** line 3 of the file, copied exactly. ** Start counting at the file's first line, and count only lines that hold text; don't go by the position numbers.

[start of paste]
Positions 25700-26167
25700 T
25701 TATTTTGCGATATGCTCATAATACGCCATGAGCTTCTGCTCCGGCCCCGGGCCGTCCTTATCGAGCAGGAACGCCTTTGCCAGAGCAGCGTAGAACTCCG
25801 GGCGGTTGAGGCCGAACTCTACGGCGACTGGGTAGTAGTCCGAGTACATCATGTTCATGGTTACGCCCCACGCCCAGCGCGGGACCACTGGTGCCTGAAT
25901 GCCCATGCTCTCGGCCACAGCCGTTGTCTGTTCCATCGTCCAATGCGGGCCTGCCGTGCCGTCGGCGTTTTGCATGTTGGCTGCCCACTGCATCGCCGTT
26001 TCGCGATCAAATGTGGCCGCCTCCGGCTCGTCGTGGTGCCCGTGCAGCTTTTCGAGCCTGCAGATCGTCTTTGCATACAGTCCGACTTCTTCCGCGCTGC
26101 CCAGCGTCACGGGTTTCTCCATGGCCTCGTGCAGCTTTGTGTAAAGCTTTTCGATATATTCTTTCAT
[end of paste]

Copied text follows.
25701 TATTTTGCGATATGCTCATAATACGCCATGAGCTTCTGCTCCGGCCCCGGGCCGTCCTTATCGAGCAGGAACGCCTTTGCCAGAGCAGCGTAGAACTCCG